Why the NHS shouldn’t be spared from cuts

Protecting the £110bn national health budget entails unjustified cuts elsewhere.

This morning's Independent reports on growing anger among Conservative MPs over the coalition's costly pledge to ring-fence spending on the NHS. We can expect opposition to intensify as the autumn spending review (due on 20 October) draws closer.

A Tory backbencher is quoted as saying: "MPs are getting a reaction in their constituencies about the cuts to the school-building programme. They are wondering why the NHS should be protected when the future of our children is apparently not." It's a good point. The Tories' promise to protect the NHS (and International Development) from cuts has everything to do with politics and nothing to do with economics.

The decision not to touch the £110bn NHS budget (the development budget is a far smaller £6.2bn) is part of the reason why other departments of key importance (Transport, Housing, Local Government) are now facing savage cuts of up to 33 per cent.

There is a good argument for treating the NHS with care: factors such as an ageing population, drug prices and technology make inflation in the health service roughly 3 per cent higher than in the rest of the economy. But, as in the case of education, this should make the NHS a candidate for limited cuts (about 5-10 per cent), not for no cuts at all.

To his credit, Andy Burnham, the former health secretary and Labour leadership candidate, has argued as much: "The effect is that he [George Osborne] is damaging, in a serious way, the ability of other public services to cope: he will visit real damage on other services that are intimately linked to the NHS."

So far, Labour has failed to land any hefty blows on the coalition over spending cuts. The party's message (when one is discernible) is always hindered by the question: what would you cut? Coming out against ring-fencing could help the party to answer this question.

It could be Labour's Nixon-in-China moment: only the party of the NHS can be trusted to cut with care. It is time to expose the Tories' pledge for the political positioning that it is.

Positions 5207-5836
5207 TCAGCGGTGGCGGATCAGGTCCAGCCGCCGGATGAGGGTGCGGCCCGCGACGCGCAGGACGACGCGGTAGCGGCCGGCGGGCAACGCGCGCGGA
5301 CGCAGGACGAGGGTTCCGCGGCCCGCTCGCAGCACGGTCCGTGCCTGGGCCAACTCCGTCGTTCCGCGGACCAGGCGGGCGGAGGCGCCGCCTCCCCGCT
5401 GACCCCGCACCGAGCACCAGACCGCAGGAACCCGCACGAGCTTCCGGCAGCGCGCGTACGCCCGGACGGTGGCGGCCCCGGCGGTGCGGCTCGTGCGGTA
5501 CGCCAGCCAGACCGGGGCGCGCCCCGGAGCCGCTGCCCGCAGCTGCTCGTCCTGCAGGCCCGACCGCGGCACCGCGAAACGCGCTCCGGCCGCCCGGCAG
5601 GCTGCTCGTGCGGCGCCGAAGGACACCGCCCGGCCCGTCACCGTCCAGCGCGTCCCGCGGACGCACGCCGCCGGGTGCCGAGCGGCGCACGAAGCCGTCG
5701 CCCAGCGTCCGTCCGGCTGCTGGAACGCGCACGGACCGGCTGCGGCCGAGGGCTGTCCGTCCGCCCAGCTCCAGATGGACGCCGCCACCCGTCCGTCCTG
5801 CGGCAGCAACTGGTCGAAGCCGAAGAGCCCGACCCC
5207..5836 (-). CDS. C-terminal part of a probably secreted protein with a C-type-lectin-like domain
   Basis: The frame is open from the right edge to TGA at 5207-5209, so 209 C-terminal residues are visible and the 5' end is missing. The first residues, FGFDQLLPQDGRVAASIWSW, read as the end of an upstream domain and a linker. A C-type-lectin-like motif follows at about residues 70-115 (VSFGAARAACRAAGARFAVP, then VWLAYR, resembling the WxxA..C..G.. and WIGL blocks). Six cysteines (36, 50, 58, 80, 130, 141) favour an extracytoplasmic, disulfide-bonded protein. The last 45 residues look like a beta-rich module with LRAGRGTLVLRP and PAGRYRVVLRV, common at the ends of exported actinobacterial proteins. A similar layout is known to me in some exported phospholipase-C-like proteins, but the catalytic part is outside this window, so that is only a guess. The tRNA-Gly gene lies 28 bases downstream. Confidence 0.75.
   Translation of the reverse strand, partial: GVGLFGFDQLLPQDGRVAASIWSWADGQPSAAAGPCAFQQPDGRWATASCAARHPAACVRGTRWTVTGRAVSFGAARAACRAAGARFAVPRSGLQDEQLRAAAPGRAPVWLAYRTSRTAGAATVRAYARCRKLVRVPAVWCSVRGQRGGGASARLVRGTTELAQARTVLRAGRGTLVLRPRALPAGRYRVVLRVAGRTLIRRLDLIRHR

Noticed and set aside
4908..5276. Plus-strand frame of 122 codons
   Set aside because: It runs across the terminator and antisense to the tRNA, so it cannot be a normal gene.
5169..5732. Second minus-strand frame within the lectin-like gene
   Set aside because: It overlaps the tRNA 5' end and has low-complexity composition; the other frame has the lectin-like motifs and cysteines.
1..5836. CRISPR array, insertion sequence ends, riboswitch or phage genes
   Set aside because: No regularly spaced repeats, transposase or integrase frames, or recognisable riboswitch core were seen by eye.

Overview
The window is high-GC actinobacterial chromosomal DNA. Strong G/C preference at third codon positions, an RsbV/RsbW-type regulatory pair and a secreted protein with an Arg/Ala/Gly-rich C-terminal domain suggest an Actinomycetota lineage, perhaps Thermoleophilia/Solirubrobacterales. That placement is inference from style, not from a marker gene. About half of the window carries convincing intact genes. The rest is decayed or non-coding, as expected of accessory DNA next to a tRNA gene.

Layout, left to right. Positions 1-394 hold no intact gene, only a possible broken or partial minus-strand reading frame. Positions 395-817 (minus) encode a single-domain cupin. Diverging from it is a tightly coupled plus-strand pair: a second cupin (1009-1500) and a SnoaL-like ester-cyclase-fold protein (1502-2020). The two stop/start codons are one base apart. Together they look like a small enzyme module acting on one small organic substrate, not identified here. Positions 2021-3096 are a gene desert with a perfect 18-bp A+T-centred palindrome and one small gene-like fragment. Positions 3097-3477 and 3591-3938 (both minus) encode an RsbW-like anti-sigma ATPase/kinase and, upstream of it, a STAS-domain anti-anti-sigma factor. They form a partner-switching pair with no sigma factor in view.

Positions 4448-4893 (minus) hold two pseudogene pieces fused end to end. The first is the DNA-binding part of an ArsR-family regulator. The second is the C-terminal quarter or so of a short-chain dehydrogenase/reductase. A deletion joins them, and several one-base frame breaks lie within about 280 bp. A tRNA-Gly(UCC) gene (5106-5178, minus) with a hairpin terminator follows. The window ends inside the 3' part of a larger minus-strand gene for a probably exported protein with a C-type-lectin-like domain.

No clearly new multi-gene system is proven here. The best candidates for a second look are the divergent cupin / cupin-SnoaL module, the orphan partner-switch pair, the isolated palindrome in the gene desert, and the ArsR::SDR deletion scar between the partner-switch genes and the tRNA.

Special subscription offer: Get 12 issues for £12 plus a free copy of Andy Beckett's "When the Lights Went Out".

George Eaton is political editor of the New Statesman.

Getty
Show Hide image

Italian PM Matteo Renzi resigns after referendum No vote

Europe's right-wing populists cheered the result. 

Italy's centrist Prime Minister Matteo Renzi was forced to resign late on Sunday after he lost a referendum on constitutional change.

With most ballots counted, 60 per cent of Italians voted No to change, according to the BBC. The turn out was nearly 70 per cent. 

Voters were asked whether they backed a reform to Italy's complex political system, but right-wing populists have interpreted the referendum as a wider poll on the direction of the country.

Before the result, former Ukip leader Nigel Farage tweeted: "Hope the exit polls in Italy are right. This vote looks to me to be more about the Euro than constitutional change."

The leader of France's far-right Front National, Marine Le Pen, tweeted "bravo" to her Eurosceptic "friend" Matteo Salvini, a politician who campaigned for the No vote. She described the referendum result as a "thirst for liberty". 

In his resignation speech, Renzi told reporters he took responsibility for the outcome and added "good luck to us all". 

Since gaining office in 2014, Renzi has been a reformist politician. He introduced same-sex civil unions, made employment laws more flexible and abolished small taxes, and was known by some as "Europe's last Blairite".

However, his proposed constitutional reforms divided opinion even among liberals, because of the way they removed certain checks and balances and handed increased power to the government.

 

Julia Rampen is the editor of The Staggers, The New Statesman's online rolling politics blog. She was previously deputy editor at Mirror Money Online and has worked as a financial journalist for several trade magazines.